# Greatest common divisor property: $\gcd(a, b)=\gcd(a+nb, b)$

how to prove that $\gcd(a, b)=\gcd(a+nb, b)$ for any integer $n$? I tried to how that $\gcd(a, b) \leq \gcd(a+nb, b)$ and $\gcd(a, b) \geq \gcd(a+nb, b)$ but I ended up not being able to prove the later inequality. It would be highly appreciated to either prove it or provide an alternative.

Let $g_1 = (a,b)$ and $g_2 = (a+nb, b)$. Then,
\begin{align} g_1\mid a \land g_1\mid b & \Rightarrow g_1\mid a{+}nb \\ & \Rightarrow g_1\mid (a+nb, b) = g_2 \end{align}

On the other hand,
\begin{align} g_2\mid b & \Rightarrow g_2\mid nb \\ g_2\mid nb \land g_2\mid a{+}nb & \Rightarrow g_2\mid a \\ &\Rightarrow g_2\mid (a,b) = g_1 \end{align}

So, $g_1\mid g_2 \land g_2\mid g_1 \Rightarrow |g_1|=|g_2|$, and since gcd is defined positive, the result follows.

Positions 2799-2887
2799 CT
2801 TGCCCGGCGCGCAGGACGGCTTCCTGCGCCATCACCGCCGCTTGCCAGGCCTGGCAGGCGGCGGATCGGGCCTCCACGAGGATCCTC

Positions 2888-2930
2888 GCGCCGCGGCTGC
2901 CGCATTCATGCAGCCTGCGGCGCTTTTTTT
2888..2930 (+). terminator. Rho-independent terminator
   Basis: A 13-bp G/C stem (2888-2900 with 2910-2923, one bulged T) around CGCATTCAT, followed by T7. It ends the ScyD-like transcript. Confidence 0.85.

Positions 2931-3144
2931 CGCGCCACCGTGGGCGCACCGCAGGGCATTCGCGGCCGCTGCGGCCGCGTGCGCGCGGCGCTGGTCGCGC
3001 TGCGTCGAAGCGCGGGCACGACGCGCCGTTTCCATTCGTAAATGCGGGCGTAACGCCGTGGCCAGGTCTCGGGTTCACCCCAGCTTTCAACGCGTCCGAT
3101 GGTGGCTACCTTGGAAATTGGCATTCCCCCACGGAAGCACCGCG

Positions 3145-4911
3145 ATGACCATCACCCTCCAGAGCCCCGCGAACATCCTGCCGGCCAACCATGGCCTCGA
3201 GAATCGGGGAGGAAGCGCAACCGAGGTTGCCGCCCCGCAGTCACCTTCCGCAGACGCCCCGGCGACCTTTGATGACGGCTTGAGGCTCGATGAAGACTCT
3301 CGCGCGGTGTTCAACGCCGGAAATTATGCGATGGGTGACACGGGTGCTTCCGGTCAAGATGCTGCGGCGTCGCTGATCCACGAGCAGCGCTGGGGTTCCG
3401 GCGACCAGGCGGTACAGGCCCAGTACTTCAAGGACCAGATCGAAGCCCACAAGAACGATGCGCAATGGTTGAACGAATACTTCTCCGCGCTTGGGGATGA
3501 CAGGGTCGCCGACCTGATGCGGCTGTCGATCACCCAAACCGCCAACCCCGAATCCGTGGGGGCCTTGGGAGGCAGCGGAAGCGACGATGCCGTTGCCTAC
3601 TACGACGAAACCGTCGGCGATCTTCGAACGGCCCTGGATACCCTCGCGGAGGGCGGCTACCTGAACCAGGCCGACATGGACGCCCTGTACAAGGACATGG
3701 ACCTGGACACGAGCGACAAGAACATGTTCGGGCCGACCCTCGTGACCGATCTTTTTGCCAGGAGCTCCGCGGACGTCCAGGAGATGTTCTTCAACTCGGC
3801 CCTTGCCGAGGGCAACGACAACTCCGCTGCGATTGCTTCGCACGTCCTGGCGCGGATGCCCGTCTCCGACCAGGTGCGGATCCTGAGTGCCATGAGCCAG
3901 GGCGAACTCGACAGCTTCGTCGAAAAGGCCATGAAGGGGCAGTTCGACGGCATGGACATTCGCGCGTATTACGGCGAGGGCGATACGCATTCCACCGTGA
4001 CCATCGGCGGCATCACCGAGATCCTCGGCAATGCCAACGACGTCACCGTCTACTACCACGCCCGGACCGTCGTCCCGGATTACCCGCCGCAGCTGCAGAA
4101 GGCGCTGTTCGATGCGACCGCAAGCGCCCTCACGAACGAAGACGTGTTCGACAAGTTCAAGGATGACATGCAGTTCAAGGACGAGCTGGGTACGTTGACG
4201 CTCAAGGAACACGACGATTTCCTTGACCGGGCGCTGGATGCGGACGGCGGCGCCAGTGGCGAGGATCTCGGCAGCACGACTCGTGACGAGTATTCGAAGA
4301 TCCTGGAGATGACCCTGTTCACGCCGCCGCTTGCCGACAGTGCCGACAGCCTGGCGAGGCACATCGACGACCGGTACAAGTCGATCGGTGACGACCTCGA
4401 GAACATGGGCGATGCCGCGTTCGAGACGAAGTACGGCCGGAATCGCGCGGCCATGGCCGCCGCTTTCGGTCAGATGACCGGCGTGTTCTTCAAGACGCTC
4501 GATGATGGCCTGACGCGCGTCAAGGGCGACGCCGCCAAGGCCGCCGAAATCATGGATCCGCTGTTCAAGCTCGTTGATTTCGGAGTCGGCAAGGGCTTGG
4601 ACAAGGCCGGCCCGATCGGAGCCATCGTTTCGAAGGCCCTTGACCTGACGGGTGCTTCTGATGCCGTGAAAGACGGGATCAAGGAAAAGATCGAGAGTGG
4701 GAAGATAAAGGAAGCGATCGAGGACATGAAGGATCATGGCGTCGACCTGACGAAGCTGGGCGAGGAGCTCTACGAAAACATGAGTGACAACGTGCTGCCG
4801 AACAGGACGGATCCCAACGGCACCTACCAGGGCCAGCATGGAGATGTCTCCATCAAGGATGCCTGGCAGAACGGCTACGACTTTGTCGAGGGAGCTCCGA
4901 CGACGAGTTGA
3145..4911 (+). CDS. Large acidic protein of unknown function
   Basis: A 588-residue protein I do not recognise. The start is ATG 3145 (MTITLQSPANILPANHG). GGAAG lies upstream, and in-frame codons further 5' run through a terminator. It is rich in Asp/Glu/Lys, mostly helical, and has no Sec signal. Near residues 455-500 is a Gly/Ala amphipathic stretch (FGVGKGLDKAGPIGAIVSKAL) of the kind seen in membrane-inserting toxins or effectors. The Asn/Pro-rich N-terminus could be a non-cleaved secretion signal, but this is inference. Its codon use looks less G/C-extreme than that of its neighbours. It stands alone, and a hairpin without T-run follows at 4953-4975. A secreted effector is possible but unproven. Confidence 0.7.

We see that couples $(a, b)$ and $(a + nb, b)$ have the same sets of common divisors. From here the equality of the maximum common divisors is clearly deduced. Now, due to the linearity property of the divisibility relation, we have the following implications.

$$d|a\quad \text{and}\quad d|b\Rightarrow d|a+nb$$ $$d|a+nb\quad \text{and}\quad d|b\Rightarrow d|(a+nb)-nb=a.$$

Take a deep breath.

If $k|a$ and $k|b$ then there are $a',b'$ so that $a= a'k; b=b'k$. So $a + bn= k(a' + nb')$. So $k$ being a common divisor of $a,b\implies k$ is a common divisor of $b, a+nb$.

If $m|b$ and $m|a + nb$ then there is are $b''$ and $d$ so that $b = b''m$ and $a+nb = dm$. So $a = (a+nb) - nb = dm - nb''m = m(d-nb'')$. So $m$ being a common divisor of $b, a+nb$ $\implies m$ is a common divisor of $a$ and $b$.

So $a,b$ and $b, a+nb$ have the exact same common divisors. SO they must have the exact same greatest common divisor.

(There is a catch. And it still catches me-- now and then. $\gcd(a, b) = \gcd(b, a+ nb) = \gcd(a, b + na)$ but $\gcd(a,b) \ne \gcd(a,a + nb)$ and $\gcd(a,b) \ne \gcd(b , b + na)$)

• That's a good one, thank you – Derhham Jun 21 '18 at 1:13